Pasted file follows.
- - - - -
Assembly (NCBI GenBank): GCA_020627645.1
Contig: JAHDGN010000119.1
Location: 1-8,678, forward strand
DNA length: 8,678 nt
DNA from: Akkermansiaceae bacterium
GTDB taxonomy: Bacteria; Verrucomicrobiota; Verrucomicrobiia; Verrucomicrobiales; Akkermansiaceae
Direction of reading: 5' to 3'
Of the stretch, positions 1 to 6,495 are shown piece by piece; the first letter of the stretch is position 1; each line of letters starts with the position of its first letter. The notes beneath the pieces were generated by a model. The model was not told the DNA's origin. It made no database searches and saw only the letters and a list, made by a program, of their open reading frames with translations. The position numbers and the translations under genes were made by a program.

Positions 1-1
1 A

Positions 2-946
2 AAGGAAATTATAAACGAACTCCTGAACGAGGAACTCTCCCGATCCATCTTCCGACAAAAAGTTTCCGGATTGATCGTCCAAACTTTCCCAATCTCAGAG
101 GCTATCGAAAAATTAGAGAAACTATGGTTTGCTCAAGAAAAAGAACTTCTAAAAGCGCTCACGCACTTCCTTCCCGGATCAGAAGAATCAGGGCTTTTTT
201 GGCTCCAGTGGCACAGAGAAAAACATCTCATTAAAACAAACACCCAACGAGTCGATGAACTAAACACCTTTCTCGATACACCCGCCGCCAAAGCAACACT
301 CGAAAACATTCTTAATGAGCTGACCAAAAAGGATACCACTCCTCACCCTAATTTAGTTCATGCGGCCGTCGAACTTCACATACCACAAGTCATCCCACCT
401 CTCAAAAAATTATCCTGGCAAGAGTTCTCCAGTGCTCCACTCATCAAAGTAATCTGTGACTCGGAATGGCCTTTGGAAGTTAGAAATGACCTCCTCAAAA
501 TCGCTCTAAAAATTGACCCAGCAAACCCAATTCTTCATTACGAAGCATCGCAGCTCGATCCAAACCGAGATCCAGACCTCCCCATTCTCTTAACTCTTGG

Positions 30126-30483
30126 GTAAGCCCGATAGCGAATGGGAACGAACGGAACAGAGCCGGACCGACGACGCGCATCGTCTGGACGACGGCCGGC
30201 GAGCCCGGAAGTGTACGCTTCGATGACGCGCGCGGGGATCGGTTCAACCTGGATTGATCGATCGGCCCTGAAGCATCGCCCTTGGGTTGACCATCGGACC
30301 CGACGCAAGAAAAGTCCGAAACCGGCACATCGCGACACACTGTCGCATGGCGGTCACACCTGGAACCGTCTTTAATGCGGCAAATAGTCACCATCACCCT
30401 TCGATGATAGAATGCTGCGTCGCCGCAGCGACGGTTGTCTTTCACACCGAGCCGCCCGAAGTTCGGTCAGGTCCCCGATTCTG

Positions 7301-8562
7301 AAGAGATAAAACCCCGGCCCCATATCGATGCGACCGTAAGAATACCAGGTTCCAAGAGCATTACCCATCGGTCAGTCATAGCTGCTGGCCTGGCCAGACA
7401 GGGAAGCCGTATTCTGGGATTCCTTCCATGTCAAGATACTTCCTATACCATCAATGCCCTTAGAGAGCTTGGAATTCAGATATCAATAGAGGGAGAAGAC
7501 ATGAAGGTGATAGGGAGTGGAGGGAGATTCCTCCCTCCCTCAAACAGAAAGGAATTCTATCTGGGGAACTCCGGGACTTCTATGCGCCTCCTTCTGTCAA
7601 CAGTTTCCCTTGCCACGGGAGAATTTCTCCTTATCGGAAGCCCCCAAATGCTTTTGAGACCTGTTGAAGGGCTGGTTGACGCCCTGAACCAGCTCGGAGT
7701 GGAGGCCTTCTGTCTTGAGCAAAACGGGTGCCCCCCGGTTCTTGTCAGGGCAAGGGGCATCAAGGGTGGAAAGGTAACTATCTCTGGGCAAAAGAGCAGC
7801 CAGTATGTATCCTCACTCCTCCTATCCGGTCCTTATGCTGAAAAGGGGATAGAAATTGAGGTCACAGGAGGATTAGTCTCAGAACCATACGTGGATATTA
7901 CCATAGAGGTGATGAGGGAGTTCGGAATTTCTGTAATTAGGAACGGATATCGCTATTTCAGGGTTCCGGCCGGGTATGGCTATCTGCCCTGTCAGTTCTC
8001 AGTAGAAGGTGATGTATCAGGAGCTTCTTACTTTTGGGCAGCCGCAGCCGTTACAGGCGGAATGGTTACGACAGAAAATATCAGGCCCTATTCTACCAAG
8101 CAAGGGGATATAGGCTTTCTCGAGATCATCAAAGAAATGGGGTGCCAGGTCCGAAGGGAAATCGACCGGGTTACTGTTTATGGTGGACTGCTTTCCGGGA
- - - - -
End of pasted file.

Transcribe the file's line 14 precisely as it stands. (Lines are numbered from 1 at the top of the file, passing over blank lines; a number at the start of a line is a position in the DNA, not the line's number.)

201 GGCTCCAGTGGCACAGAGAAAAACATCTCATTAAAACAAACACCCAACGAGTCGATGAACTAAACACCTTTCTCGATACACCCGCCGCCAAAGCAACACT